Unfair trading practices and other imperfections of food supply chains have been continuously discussed at EU and Member State level in recent years. Consequently, both the EU and many Member States have started operating price and margin monitoring systems in order to obtain a better insight into developments of prices, costs and profits along food supply chains. This study provides an inventory of the characteristics of food price and margin monitoring systems at EU and Member State level, in international organisations, the OECD and other countries.
A typology of the existing monitoring approaches has been developed based on their quantitative in-detail evaluation. This is accompanied by a review of scientific literature empirically assessing asymmetric vertical price transmission along EU food supply chains. We have identified gaps in these existing methodologies and available datasets. Based on this comprehensive evaluation of the state of the art, three alternative food price and margin monitoring approaches have been proposed. The existing and alternative monitoring approaches have been ranked according to their cost efficiency. The practical use and value of two of these alternatives is illustrated by applying them to the supply chains of dairy, pig meat and apples in Bulgaria, France, Poland and the Netherlands.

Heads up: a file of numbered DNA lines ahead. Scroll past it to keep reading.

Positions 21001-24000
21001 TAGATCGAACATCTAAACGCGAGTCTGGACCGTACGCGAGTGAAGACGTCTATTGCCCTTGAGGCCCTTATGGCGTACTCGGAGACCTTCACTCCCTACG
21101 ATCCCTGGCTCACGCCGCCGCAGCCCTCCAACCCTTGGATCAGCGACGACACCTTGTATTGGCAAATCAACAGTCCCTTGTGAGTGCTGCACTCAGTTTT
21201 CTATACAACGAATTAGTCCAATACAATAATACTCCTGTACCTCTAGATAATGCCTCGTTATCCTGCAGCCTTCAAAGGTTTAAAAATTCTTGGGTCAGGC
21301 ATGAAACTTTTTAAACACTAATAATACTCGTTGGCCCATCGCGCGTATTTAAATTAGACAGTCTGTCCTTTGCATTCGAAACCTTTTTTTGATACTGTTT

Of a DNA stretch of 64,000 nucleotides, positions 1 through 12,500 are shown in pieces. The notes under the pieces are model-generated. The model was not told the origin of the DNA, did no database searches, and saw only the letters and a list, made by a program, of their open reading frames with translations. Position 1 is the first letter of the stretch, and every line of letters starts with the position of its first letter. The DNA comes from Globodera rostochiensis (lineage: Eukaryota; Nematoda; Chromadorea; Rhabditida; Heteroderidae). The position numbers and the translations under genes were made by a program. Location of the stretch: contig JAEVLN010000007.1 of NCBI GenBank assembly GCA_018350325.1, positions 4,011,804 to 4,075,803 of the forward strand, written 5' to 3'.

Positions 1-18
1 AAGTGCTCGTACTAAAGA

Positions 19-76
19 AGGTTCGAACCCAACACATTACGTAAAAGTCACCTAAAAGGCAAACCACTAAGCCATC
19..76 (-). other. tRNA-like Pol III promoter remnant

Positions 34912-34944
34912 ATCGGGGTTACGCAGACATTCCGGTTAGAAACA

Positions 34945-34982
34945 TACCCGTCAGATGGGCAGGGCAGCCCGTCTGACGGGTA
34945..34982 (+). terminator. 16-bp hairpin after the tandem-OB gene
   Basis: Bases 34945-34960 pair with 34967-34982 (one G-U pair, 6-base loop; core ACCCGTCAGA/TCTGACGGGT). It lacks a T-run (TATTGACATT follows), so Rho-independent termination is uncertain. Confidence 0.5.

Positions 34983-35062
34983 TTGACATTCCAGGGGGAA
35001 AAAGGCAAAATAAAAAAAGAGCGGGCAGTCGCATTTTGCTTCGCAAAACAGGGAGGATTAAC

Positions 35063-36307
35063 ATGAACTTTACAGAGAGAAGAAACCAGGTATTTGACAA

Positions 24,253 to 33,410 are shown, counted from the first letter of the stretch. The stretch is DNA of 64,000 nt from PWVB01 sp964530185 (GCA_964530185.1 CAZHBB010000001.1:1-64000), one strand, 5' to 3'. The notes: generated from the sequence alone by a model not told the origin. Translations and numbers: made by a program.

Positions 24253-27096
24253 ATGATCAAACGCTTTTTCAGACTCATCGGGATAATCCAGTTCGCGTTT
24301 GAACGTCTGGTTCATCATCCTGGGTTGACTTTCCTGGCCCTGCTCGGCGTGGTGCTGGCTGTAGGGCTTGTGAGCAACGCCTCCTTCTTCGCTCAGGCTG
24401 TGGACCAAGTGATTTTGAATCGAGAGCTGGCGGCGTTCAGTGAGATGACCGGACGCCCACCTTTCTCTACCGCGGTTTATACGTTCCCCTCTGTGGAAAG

The authors are Dusan Drabik, Liesbeth Dries, Michiel van Galen, Cornelis Gardebroek and Rico Ihle of the the Agricultural Economics and Rural Policy Group (Wageningen University and Research) as well as Willy Baltussen, Michiel van Galen, Katja Logatcheva and Elsje Oosterkamp of Wageningen Economic Research.